(observer name, address, phone number)
|Date, Description, Evidence on File|
|ADAPTABILITY (Luke 22:42)||Example: 10 November 2007 without prompting of parents or others, money that was saved for a motorcycle was instead given to a mission outreach in India at the prompting of the Holy Spirit. Copy of check and accompanying letter is evidence.|
Knowledge & Ability Areas and Evidence (Completed by professional mentors and/or teachers)
|Knowledge & Ability Areas
(teacher name, address, phone number)
|Date, Description, Evidence on File|
|Algebra I (James Bartlett, 1854 107th St NE, Bottineau, ND 58318, 701-263-4574).||Example: Completed course January 2007. Tests from last ten chapters are on file and show 95% average competency.|
|Great Books Introduction|
|American History & Literature|
|American Government & Law|
As the parent of this student, I have seen and attest to the fact that the evidence listed above is on file and available for any legal purpose.
Parent Name(s) Parent(s) Signature Date
As a pastor for this family, I have reviewed the character evidence on file and find it to be consistent and reflective of the character of this student (Hebrews 13:17).
Pastor Name(s) Pastor Signature Date
1. James Bartlett, “The Snare of Accreditation,” Home School Digest, Volume 17, Number 3. http://biblicalconcourse.com/accreditationsnare.pdf
2. J. Gresham Machen, “Testimony before the House & Senate Committees on the Proposed Department of Education,” 1926, http://www.reformed.org/christian_education/Machen_before_congress.html, 20 March 2005.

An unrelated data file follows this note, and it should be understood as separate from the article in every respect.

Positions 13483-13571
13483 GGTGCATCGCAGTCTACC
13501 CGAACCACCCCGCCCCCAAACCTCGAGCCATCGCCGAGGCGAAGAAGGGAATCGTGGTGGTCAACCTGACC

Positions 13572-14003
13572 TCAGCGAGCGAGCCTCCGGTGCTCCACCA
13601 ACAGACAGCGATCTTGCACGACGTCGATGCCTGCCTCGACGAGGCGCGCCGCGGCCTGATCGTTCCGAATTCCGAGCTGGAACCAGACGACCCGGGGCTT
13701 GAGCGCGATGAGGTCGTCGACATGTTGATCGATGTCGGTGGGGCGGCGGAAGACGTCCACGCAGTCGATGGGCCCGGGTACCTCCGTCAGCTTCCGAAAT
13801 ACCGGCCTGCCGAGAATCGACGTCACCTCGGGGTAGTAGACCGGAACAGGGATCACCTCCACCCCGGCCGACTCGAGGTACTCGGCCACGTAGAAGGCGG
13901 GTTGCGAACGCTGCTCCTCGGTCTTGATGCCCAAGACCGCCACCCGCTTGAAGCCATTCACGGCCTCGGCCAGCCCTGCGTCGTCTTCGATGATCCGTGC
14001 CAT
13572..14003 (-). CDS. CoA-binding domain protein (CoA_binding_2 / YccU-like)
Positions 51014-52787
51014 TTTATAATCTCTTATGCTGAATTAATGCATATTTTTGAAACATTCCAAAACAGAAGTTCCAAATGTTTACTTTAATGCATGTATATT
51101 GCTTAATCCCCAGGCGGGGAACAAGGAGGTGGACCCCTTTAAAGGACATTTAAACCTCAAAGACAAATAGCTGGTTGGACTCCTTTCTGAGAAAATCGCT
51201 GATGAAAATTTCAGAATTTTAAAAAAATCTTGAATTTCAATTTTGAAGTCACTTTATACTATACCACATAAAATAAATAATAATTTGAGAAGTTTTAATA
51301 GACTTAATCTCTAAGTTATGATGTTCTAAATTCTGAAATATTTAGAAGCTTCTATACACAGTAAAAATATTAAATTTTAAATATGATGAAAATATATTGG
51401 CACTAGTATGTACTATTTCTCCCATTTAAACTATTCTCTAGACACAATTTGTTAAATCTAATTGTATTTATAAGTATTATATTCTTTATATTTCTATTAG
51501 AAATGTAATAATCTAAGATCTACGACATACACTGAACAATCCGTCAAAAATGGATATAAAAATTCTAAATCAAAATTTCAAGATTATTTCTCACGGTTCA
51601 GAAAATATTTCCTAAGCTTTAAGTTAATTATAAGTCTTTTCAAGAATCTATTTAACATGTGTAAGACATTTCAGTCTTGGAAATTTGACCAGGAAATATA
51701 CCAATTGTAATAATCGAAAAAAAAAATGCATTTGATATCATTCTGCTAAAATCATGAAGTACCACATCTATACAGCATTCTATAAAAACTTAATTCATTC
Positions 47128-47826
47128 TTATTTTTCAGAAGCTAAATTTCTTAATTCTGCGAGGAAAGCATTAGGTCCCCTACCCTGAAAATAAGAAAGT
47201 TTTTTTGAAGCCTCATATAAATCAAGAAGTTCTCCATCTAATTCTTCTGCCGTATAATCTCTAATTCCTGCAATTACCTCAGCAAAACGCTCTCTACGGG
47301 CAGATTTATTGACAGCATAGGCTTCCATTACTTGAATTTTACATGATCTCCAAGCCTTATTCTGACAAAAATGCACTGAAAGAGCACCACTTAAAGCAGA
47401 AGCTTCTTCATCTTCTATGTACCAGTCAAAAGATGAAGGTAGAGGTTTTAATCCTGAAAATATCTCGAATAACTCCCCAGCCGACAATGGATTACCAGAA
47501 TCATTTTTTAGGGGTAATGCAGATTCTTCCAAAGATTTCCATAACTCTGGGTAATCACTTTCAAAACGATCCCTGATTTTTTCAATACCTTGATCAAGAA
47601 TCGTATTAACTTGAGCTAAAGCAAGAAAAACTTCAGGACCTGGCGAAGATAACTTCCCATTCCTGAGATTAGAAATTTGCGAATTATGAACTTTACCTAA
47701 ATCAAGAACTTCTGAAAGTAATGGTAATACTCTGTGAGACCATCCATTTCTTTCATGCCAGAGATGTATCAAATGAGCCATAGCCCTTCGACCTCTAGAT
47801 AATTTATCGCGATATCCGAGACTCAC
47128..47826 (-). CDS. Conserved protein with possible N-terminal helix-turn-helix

3. George Leef, “Can College Accreditation Live Up to Its Promise?” American Council of Trustees and Alumni, http://www.goacta.org/publications/Reports/accrediting.pdf 1 July 2005
Dr. James Bartlett taught mechanical and manufacturing engineering at North Dakota State University (NDSU) for 17 years and is now the Executive Director of the North Dakota Home School Association and Biblical Concourse of Home Universities. He participated in the Accreditation Board for Engineering and Technology (ABET) accreditation committees for NDSU over 17 years and worked with other universities on accreditation issues. It was during those years that Dr. Bartlett began to question the accreditation process in light of history, the Bible, and its debilitating effect on Christianity.
He concluded that accreditation encourages pride and worldliness in the church, detracts from spiritual growth in the body of Christ, and that many Christian educational institutions have gradually adopted secular value systems, without their own awareness through participation in accreditation programs. “Knowledge puffs up, but love builds up” (I Cor. 8:1).
With this realization he left North Dakota State in 2002 to found the Biblical Concourse of Home Universities (BiblicalConcourse.com), a private university system enabling Christians to develop Bible-based college alternatives for any major. These are consistent with their family and church values, fit seamlessly with a Christian or public high school experience, and result in demonstrable competence to employers relying on review boards for accreditation purposes.